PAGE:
Groups protest in front of Comelec
To many Filipinos, the 9th May presidential election was high-stakes, the late dictator Ferdinand Marcos Sr.’s son, Bongbong Marcos, being the frontrunner. On the evening of election day, anti-Marcos Filipinos’ worst fear manifested – and it’s believed to be due to strings pulled by the Commission on Elections.
Today, 10th May, some 2,000 protesters have gathered in front of the Comelec main office in Intramuros, Manila. Groups have also gathered in front of the commission’s offices in Baguio, Davao, Aklan, and several other places all over the country.
Failure of elections?
Voters in Matandang Balara, Quezon City at almost 12AM
Image credit: @JudyIbuyan
Different protest groups gathered in front of Comelec offices today, crying failure of election.
Yesterday, 1,800 vote counting machines (VCMs) broke down in different precincts around the country while citizens were trying to cast their votes. Replacements took a long time to arrive.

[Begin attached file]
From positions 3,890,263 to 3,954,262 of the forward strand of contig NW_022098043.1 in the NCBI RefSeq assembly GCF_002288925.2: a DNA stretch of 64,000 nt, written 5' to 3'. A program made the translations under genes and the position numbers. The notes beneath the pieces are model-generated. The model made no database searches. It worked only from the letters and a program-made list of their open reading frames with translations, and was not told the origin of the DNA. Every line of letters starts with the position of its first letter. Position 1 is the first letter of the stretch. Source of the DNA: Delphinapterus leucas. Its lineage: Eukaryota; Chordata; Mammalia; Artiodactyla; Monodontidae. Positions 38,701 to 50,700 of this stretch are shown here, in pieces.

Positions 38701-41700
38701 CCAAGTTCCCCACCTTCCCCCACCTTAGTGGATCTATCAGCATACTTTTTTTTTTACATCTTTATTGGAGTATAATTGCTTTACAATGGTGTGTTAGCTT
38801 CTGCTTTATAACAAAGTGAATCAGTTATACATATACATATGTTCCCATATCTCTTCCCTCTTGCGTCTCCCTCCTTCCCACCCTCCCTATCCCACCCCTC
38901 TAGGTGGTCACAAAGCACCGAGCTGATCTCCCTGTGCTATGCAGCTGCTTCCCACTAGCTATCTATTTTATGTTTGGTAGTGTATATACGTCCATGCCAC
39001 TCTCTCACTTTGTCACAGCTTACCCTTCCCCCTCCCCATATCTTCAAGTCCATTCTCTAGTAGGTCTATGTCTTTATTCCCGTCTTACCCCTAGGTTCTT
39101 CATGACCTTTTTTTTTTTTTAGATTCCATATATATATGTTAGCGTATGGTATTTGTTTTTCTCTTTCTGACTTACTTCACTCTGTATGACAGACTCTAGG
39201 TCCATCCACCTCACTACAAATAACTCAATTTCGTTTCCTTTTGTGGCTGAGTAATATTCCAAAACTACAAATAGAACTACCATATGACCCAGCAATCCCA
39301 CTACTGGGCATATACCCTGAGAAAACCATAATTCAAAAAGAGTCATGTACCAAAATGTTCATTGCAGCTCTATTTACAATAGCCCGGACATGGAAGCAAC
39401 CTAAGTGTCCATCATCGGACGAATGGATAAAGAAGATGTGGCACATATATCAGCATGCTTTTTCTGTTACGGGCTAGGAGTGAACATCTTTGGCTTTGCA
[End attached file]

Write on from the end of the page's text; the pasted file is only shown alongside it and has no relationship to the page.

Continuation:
Some people even had to wait 24 hours to put their ballots into the machine.
Despite this, the Comelec and other concerned government agencies claim a successful and peaceful election.
Comelec, DILG do not address citizens’ electoral concerns
Protesters in front of the Comelec main office in Manila
Image credit: @bloodyvints
There have been protests in front of their offices this morning. The Parish Pastoral Council for Responsible Voting (PPCRV), that’s in charge of manually counting election returns, has been calling for walk-in volunteers. But Comelec maintains that they’ve heard no complaints.
“As of today, we have not received any complaints from our citizens’ arm,” said Comelec Commissioner George Garcia at 9.30AM, just as the protest was being held in front of their main office.
Similarly, the Department of Interior and Local Government (DILG) said no one has been deprived of their right to vote despite ballot-snatching incidents in Basilan and election-related deaths in Lanao del Sur, among others.
According to DILG Undersecretary Jonathan Malaya, “Generally, [the election] is peaceful. People have been able to cast their vote. We don’t see any disenfranchisement.”
PPCRV to compare results with Comelec
Despite Bongbong Marcos leading the electronic election results, he is still not guaranteed the presidential seat due to two factors.
Among them are the requirement that the Comelec’s electronic election results must be about the same as the PPCRV’s. If these are vastly different, failure of election will be declared and there will be a recount or another election.
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